Swaddledidaffs and blobtongues

Penelope Lively tries hard to believe in a mystical link between Australian aborigines and Cheshire peasants: Strandloper by Alan Garner, Harvill, pounds 14.99
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Fiction powered by Australia seems to be becoming a genre all of its own. The last couple of years have seen memorable novels by Julia Blackburn and Jane Rogers, among others. And now here is Alan Garner's first novel for adults, a reworking of the story of William Buckley, a Cheshire man who was transported in 1803, escaped into the bush and lived with Aborigines for 32 years before emerging and being granted a pardon. The theme is perhaps uncomfortably close to that of Patrick White's masterpiece A Fringe of Leaves, the inventive treatment of a shipwrecked Englishwoman's similar ordeal. But there the similarity ends; Garner is his own man, and anyone familiar with his children's books Elidor and Red Shift will recognise the house-style within the first few pages.

This short book is tersely compartmented: Buckley in Cheshire, on the transport ship, in the bush, with the Aborigines, back in Cheshire. Terse in other ways, too - staccato and allusive dialogue, a narrative style that can seem both stark and portentous: "William was wearing his Sunday best. He trimmed the freshly cut bough of oak with a hatchet. The young leaves glowed with a green that hurt. The light was in the leaves." This from the opening section, in which William and the other young people in the village take part in a pagan fertility rite in the church, conducted by the vicar, which precipitates William's transportation. There is folkloric incantation and prancing around, much tongue-twisting dialect, the obligatory mystic stone - called, I'm afraid, a swaddledidaff - and Granddad, who says: "My stars and garters and little apples! Yon blob-tongue won't be told, will he?" The spirit of Stella Gibbons begins to hover - you fear that the sukebind will rear its ugly head.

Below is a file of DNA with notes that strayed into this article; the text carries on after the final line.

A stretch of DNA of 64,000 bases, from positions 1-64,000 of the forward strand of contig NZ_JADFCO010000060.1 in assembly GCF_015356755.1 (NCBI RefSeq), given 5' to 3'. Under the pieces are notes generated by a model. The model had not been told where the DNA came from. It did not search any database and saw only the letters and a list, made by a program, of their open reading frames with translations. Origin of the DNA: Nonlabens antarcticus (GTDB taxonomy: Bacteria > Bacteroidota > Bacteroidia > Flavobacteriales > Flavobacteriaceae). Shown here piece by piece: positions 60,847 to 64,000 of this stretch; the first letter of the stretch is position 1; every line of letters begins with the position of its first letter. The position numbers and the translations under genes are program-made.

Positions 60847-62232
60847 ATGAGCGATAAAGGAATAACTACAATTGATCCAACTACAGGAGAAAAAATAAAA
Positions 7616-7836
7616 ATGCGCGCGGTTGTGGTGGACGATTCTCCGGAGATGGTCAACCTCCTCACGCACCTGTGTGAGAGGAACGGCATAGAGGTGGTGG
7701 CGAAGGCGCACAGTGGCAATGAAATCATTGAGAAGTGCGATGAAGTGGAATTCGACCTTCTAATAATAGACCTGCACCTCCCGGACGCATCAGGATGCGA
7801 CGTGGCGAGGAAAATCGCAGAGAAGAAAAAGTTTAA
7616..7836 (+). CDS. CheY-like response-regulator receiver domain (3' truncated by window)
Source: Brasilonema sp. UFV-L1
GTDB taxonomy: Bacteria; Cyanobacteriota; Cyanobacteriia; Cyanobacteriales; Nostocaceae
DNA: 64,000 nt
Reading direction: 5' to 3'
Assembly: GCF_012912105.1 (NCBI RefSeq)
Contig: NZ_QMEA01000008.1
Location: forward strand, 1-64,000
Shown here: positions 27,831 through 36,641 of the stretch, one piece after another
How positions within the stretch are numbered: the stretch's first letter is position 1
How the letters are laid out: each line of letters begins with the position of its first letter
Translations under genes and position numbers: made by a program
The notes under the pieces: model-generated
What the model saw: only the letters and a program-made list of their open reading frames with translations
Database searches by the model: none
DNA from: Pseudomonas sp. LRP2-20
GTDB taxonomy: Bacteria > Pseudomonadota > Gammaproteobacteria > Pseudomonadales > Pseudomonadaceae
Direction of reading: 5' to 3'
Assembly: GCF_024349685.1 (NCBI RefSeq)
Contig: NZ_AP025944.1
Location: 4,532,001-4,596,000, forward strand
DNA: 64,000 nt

And then we get onto the transport ship and things pick up. At any rate, elliptical exchanges in thieves' cant are more invigorating, though it is wise to have a copy of Partridge's Dictionary of Slang to hand. The account of William's struggle to survive in the bush is better still - taut, powerful and credible. The gnomic hints of the first section are distanced - William's migraine vision of what sound suspiciously like Aboriginal dot patterns, his outburst in the church - a ''speaking with tongues'' that the reader grimly recognises for what it is. There is some supple writing: something "black, heaving and changing shape" which "broke into tatters in all directions and settled as crows in the trees". Garner's economy with language comes into its own here, creating pace and atmosphere.

William is rescued by the Aborigines, who believe him to be the ancestor Murrangurk, returned from the dead. Dialect and cant give way to the stately and formalised speech exchanged by the Aborigines, and William is subsumed into Murrangurk, his former identity apparently forgotten.

There is a scant 30 pages of life as Murrangurk. The coded hints dropped earlier are clarified - though always obliquely; Garner is never one to bang the reader over the head. The swaddledidaff fulfils its purpose, as we knew it would, in a puzzling experience which may or may not be a dream, but from which William surfaces with a peg through his nose, painted red.

It is hard to know what to make of this. Points are being made - about morality, about spiritual belief; about language, about aboriginal wisdom as opposed to the corruption which has landed William where he is. The abbreviated style conveys all this but also teeters on the edge of self-parody.

This is a book best appreciated in its entirety. Looking back, you recognise the careful intricacy of detail, the echoed to-and-fro, a unity which is invisible as you work through the allusions and the stylistic mannerisms. But this reader's problem was less with the manner than the message. The unease induced by William's hallucinatory experiences had turned into full-scale dismay by the end when what you feared would happen does, in an oak tree back in Cheshire.

I have difficulty with the idea of some sort of mystical resonance between Australian aboriginals and early 19th-century Cheshire peasants: ''The People had known the oak. One tree was all, and all the world one Dreaming." It may be an attractive idea, but I'm afraid that for this hard-headed late 20th-century woman it came across as distinctly fey.

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